Author(s): Katayama Y, Akatsu T, Yamamoto M, Kugai N, Nagata N
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Abstract Formation of advanced glycation end products (AGEs) in extracellular matrix (ECM) is implicated in the development of chronic diabetic complications. However, the involvement of AGEs in diabetic bone disease has not been well established. We have examined whether AGEs are increased in the bone collagen of streptozotocin-induced diabetic rats in vivo and whether glycation of type I collagen affects the functions of osteoblastic cells in vitro. During 12 weeks of observation, AGEs in collagen extracted from the tibiae of diabetic rats increased in a time-dependent manner and were significantly higher than controls at every time point. In vitro, the incubation of collagen with glucose-6-phosphate resulted in a time-dependent increase of AGEs. When osteoblastic cells isolated from fetal rat calvaria were cultured on AGE-modified type I collagen, it dose-dependently inhibited phenotypic expressions of osteoblasts. Among osteoblastic parameters, nodule formation was the most sensitive, being inhibited by approximately 70\% by the glycation of collagen for only 1 week. Alkaline phosphatase activity and osteocalcin secretion were inhibited by 20-30\% and 15-70\%, respectively, by the glycation of collagen for 1-5 weeks. These results indicate that AGE-modified collagen affects osteoblastic cell differentiation and function in vitro and suggest that similar changes occurring in vivo may contribute to diabetic osteopenia.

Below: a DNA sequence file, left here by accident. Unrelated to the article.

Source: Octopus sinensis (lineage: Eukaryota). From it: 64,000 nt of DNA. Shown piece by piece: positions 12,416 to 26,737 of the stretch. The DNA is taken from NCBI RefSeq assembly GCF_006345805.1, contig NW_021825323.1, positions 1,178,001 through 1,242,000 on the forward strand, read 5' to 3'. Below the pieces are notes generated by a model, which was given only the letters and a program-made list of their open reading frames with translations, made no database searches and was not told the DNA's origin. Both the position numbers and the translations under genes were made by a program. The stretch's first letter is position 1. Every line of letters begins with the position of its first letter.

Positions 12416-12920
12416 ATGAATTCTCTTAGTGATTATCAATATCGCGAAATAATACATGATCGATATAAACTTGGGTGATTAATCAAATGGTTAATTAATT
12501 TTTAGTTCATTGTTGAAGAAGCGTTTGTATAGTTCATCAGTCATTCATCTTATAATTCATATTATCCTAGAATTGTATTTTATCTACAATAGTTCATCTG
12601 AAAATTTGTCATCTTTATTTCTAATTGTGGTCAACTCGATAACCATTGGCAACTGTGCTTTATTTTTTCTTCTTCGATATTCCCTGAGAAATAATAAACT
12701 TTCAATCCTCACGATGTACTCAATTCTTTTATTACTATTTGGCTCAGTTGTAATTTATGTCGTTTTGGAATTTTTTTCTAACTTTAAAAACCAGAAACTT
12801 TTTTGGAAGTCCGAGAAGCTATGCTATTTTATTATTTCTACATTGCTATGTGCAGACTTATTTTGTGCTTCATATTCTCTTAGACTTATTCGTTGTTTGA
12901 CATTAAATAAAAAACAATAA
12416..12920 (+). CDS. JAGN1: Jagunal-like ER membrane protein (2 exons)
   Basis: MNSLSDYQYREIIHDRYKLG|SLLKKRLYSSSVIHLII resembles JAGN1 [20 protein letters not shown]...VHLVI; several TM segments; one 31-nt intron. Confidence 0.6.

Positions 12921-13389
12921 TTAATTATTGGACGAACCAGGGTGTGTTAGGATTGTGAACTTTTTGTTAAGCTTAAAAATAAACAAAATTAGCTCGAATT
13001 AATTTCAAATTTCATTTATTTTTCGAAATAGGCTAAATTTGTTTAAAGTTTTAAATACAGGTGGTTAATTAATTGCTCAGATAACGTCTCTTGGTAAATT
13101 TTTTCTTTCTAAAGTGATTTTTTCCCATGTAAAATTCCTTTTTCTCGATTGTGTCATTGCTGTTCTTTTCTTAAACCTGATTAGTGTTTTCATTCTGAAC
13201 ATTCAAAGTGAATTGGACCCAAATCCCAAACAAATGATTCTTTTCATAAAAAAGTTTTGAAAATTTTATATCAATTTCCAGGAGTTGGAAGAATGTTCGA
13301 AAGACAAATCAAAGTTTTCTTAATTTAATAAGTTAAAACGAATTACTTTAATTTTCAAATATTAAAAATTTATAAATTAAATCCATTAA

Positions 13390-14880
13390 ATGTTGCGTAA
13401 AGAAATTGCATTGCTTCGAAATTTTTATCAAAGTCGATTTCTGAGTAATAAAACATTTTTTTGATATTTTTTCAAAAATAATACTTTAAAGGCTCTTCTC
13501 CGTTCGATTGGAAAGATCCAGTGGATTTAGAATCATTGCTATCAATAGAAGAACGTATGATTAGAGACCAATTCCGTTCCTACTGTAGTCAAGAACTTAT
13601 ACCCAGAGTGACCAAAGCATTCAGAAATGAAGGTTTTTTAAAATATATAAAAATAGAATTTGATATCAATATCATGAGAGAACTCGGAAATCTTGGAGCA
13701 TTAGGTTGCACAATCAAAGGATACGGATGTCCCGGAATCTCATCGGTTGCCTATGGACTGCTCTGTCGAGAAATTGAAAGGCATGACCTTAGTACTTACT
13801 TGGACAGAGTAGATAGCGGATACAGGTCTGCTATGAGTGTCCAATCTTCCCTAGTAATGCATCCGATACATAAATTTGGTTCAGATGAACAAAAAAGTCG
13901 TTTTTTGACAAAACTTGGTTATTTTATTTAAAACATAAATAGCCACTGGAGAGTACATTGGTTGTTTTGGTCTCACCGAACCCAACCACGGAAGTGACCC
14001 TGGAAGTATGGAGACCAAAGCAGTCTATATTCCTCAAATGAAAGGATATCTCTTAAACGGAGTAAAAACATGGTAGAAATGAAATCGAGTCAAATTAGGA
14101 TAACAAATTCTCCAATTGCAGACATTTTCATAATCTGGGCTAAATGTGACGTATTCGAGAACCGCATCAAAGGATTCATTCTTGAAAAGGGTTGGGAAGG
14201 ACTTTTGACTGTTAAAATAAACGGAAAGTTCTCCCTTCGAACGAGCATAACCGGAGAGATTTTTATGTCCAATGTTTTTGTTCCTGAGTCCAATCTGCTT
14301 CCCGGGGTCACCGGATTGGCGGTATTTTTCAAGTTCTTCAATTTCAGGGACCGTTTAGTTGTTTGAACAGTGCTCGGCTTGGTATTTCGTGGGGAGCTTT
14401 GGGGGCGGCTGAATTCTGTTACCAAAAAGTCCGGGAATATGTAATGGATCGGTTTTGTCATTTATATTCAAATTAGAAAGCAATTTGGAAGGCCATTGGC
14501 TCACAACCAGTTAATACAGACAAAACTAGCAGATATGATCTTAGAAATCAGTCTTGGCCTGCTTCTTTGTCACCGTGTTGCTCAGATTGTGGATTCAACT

This article was published in J Bone Miner Res
and referenced in Journal of Diabetes & Metabolism